The various jobs Matt Bloom has worked over the years have supported and informed much of his fiction writing. Kitchen hand, freight elevator operator, migrant laborer, truck driver, bartender, and anti-money laundering investigator, to name just a few.
A Vassar College graduate, Matt has spent most of his life in New York City, but has also lived in Australia, Mexico, Montauk, NY, Jersey City, NJ, and Ohio. He’s now settled in the beautiful Hudson Valley with his wife, Shelley Simmons-Bloom.
Matt’s first published work was a short story in the Westside Spirit, a free weekly newspaper that still exists several decades later! His novels are "Blue Paradise" (1998), "A Death in the Hamptons" (2002), "The Last Romantic" (2005), and "Salt of the Nation" (2019), which have earned Matt fellowships at Sewanee Writers’ Conference, Breadloaf Writers’ Conference, and a residence at MacDowell Artists’ Colony.
While Matt is primarily an adult fiction writer, he has also been inspired by his adored tuxedo cat, Bunny, who stars in Matt’s award-winning young readers chapter book series so far comprised of "Hello, My Name is Bunny! New York City" (2016), "Hello, My Name is Bunny! London" (2018), "Hello, My Name is Bunny! Paris" (2022), and "Hello, My Name is Bunny! Tokyo" (2023). The "Hello, My Name is Bunny!" books have won New York City Big Book, Independent Press, Moonbeam, and Nautilus book awards. Hopefully, more to come!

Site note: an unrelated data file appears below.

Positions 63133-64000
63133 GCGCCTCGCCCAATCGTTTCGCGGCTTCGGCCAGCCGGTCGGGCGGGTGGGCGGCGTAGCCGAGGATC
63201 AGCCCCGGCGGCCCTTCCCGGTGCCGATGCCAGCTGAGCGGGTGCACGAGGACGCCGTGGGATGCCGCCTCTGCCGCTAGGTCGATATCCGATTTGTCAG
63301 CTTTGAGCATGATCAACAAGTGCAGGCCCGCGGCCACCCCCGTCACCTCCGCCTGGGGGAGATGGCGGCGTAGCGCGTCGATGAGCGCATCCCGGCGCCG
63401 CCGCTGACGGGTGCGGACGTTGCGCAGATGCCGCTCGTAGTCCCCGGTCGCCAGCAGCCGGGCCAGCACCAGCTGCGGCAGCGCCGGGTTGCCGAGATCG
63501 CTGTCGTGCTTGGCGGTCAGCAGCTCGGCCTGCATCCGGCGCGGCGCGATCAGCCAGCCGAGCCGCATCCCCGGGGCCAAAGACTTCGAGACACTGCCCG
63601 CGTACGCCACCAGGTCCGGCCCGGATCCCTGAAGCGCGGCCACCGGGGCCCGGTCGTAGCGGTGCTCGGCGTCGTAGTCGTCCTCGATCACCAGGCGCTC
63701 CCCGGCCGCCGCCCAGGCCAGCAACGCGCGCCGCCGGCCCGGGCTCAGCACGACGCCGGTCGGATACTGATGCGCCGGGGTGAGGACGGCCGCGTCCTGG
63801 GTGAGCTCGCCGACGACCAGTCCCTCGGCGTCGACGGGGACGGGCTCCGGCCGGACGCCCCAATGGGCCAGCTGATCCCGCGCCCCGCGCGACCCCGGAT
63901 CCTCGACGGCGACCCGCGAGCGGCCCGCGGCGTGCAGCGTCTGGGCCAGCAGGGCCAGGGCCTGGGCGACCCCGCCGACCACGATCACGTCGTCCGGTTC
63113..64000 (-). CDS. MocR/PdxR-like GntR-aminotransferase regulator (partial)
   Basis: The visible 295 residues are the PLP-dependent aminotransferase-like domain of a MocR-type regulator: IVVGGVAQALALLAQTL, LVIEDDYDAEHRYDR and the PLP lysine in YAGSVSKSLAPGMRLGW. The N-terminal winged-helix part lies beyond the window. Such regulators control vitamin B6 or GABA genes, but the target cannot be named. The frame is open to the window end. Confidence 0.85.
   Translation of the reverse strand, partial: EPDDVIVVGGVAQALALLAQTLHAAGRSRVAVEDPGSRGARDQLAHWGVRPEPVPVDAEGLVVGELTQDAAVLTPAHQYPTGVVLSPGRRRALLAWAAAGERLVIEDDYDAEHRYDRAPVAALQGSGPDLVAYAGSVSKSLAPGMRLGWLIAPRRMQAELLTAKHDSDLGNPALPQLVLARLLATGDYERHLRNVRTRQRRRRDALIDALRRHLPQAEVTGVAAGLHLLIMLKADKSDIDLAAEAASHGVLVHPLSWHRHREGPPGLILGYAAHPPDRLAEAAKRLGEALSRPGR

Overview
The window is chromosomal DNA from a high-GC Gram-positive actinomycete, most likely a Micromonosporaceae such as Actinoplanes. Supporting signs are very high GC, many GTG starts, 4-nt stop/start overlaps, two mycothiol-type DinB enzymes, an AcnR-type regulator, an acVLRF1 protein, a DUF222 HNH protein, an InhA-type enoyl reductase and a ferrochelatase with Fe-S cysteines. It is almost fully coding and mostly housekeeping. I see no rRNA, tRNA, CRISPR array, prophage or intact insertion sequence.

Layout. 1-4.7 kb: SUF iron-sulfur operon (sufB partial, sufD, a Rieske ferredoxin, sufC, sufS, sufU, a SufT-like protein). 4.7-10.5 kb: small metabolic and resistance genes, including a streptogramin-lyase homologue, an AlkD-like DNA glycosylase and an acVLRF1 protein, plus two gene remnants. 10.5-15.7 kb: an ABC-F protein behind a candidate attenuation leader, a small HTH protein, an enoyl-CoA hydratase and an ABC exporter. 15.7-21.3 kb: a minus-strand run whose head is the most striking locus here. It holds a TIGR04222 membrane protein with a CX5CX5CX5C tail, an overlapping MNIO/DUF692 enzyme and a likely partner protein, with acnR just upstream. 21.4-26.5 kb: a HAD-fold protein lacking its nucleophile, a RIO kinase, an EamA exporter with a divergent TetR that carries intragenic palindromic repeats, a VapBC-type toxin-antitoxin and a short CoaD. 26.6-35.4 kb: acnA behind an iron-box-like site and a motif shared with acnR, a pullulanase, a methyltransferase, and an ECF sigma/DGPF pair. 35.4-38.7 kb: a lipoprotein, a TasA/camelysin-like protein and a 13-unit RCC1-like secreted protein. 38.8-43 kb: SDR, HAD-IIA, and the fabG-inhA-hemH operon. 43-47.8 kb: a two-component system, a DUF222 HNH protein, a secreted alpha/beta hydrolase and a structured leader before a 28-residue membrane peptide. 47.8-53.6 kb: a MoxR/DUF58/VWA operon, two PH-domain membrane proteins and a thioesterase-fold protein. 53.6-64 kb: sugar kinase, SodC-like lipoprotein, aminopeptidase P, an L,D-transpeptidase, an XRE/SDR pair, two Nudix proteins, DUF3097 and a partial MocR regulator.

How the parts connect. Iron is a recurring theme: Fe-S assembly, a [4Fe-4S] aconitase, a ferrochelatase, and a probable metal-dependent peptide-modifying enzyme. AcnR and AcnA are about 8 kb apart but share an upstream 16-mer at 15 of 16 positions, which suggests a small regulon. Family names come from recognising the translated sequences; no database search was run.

“A rollicking, funny, surprisingly thoughtful sendup of the current climate of political discontent.”
– Kirkus Reviews